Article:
Number Theory and Its History by Oystein Ore

A great book on the history and theory of Elementary Number Theory.  What I like about this book is that Ore goes out of his way to present the theory in such a way that those without a great deal of mathematical training can still understand it.

Solved and Unsolved Problems in Number Theory by Daniel Shanks

A very technical book that outlines some of the major solved and unsolved problems in number theory.  What I like here is that Shanks organizes the book by first detailing the known theory and then leads you into the unsolved problems in that particular area.  A very difficult read so make sure you have a pencil and paper ready!


Einstein by Walter Isaacson

This is the very popular and recent biography written by the one of the best modern-day biographers.  I have read several biographies on Einstein and I have to say, this one is my favorite.  While the book has been criticized for avoiding various parts of Einstein’s life and discoveries, I think it is the best for presenting Einstein as a person.  If you are a fan of Einstein or want to be introduced to him, this is a must read!

Einstein Defiant by Edmund Blair Bolles

This book outlines the historical developments of Quantum Mechanics through the lives of the physicists who developed it.  While he focuses on the great Einstein – Bohr (biography) debates, all aspects all dealt with.  If you are interested in learning more about Quantum Mechanics, this is a must read!

The Einstein Theory of Relativity by Lillian R. Lieber

A classic book on Relativity.  This book has inspired generations of physicists since the 1950’s, including one of my professors, Dr. Jantzen.  (Thanks to his help as editor and as the author of the introduction, the book lives again.)  Be warned – this book has some math in it – even some topics beyond Calculus.  However, you can still get a lot out of it – even if you avoid the math.  Who would do such a thing?

Einstein’s Theory of Relativity by Max Born

Yes, THAT Max Born … noble laureate and one of the greatest physicists of the 20th century (biography).  Using the history of physics as his outline, Born explains Relativity for someone without formal training in physics.  For those of you with some mathematical inclination, there are plenty of formulas to look at and admire (or skip if you are afraid.)  However, the math he uses is primarily algebra so most students should be able to follow it.

The Great Physicists from Galileo to Einstein by George Gamow

This is a great book.  In addition to the remarkable theories of these physicists, Gamow (a world-famous physicist himself) also delves into the lives of these individuals.  He puts it all into historical context so that you can get a full picture of the physics of the times.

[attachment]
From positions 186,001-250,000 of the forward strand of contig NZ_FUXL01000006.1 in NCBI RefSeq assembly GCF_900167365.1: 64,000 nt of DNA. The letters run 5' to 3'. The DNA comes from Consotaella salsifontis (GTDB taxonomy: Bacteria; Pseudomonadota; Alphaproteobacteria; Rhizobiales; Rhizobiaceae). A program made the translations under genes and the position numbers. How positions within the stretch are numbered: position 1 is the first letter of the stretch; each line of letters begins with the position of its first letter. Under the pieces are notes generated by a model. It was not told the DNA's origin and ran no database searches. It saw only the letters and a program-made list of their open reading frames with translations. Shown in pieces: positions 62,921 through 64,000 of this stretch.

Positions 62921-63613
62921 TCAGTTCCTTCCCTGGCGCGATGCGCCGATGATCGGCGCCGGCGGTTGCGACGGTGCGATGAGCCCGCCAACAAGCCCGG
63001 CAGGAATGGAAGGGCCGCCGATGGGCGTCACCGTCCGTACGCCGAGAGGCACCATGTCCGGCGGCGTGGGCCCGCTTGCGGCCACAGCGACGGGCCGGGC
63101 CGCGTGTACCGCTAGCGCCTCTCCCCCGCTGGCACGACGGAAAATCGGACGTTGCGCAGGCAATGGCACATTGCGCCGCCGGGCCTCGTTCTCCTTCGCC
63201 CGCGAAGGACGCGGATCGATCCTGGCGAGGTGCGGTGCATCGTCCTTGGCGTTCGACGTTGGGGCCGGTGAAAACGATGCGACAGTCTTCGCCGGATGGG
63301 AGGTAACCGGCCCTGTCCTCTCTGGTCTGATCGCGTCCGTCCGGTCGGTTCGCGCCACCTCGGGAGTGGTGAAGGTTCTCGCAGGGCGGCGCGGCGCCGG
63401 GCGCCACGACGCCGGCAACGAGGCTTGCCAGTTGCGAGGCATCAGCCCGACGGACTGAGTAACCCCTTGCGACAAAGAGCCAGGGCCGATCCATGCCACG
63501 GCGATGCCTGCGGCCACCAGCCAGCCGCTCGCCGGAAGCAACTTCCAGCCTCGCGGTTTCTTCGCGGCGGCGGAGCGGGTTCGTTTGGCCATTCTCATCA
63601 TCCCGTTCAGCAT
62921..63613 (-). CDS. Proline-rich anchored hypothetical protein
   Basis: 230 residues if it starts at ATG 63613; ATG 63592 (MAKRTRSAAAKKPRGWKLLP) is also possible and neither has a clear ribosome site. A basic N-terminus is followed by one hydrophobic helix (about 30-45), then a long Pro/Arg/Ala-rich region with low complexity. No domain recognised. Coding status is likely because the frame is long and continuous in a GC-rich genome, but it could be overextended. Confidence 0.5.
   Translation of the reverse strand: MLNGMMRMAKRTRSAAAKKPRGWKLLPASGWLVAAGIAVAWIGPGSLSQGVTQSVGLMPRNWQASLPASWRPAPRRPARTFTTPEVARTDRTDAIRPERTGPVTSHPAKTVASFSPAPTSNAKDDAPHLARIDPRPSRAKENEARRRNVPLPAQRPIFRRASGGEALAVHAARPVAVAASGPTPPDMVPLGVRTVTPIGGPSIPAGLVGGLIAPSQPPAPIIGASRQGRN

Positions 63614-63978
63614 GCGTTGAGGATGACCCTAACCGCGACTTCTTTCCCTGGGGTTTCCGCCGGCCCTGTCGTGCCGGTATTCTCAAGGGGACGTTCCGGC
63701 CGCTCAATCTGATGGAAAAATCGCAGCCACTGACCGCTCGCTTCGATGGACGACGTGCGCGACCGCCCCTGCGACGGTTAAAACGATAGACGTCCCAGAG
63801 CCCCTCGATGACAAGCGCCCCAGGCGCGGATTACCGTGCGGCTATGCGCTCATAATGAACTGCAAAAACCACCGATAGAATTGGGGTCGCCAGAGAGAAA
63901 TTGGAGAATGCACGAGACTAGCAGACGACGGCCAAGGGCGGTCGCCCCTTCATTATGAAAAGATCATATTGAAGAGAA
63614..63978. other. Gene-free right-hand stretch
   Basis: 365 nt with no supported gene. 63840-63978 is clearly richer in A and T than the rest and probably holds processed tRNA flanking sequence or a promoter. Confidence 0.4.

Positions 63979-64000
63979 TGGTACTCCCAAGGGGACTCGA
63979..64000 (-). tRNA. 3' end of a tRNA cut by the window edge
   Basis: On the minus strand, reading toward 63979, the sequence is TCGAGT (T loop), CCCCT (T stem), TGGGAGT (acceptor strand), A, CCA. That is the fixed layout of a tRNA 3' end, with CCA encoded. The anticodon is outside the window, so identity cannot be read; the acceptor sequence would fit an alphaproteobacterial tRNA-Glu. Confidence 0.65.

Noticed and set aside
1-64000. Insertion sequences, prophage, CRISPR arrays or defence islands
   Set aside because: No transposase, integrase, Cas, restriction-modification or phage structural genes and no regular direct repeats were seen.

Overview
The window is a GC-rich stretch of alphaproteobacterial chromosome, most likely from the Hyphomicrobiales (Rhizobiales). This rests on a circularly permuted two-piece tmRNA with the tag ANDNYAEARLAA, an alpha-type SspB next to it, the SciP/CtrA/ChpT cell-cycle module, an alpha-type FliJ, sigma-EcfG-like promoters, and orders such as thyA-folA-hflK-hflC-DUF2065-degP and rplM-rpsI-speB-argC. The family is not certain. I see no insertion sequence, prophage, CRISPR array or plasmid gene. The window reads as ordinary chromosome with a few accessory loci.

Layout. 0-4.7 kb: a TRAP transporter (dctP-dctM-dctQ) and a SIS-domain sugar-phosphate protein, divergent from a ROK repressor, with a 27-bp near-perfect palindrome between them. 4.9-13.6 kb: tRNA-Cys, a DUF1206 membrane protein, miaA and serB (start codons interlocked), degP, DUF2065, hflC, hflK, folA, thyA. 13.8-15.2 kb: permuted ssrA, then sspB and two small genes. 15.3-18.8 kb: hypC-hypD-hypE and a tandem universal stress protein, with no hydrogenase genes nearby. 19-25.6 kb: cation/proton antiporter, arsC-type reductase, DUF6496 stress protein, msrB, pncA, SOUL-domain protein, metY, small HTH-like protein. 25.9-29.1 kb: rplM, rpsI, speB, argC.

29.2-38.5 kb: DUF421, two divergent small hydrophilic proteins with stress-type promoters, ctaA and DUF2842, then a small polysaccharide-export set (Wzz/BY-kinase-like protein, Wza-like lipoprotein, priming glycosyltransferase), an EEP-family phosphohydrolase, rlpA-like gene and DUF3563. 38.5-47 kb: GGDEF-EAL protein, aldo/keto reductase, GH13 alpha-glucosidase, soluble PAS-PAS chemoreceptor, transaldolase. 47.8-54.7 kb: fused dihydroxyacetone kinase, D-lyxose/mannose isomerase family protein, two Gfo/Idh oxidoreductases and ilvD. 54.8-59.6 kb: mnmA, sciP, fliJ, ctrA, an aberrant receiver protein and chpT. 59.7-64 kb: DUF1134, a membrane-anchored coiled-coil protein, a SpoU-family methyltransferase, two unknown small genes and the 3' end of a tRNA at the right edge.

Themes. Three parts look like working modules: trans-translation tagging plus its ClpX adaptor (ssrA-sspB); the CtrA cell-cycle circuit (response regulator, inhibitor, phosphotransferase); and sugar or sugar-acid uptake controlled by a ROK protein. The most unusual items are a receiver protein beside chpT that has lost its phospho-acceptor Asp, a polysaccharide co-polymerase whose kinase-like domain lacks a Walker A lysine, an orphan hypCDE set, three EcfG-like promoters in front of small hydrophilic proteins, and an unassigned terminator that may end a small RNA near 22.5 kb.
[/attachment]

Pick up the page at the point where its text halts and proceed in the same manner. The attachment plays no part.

Was Einstein Right?  Putting General Relativity to the Test by Clifford M. Will

Updated as late as 1993, this book deals with the scientific evidence supporting Einstein’s Theory of Relativity.  In addition to the evidence, he does a great job explaining all of the aspects of the theory in terms that most anyone can learn from.

Who Got Einstein’s Office by Ed Regis

The setting is the Institute for Advanced Study, home to Einstein for the last 20 years of his life.  Regis focuses his book on the lives of the mathematicians and scientists who called the Institute home.  It is great book honoring the lives and eccentricities of some of the greatest minds in 20th century math and science.

15 Responses to Suggested Books

  1. Arez says:

    Thanks for this amazing list.

    • scottkolo says:

      I am just about finished another great book by Jason Socrates Bardi called the The Fifth Postulate. It gives a great historical overview of the attempts to prove the Parallel Postulate as well as its eventual rejection. It is very entertaining and has some great bios of Gauss, Lobachevsky and Bolyai. As with most most math books written today, it steers clear of the heavy duty mathematics but still manages to give the reader a good overview of the birth of non-Euclidean geometry.

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  8. Corinne Salfi says:

    Many thanks for the incredible list of ‘reads’ and your thoroughness for students to excel within the world of mathematics!

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  13. Ali says:

    This is exactly what I was looking for because I have a brilliant High School boy obsessed with Math. Thanks for putting your thoughts out on the internet . . . you made Christmas shopping very easy this year!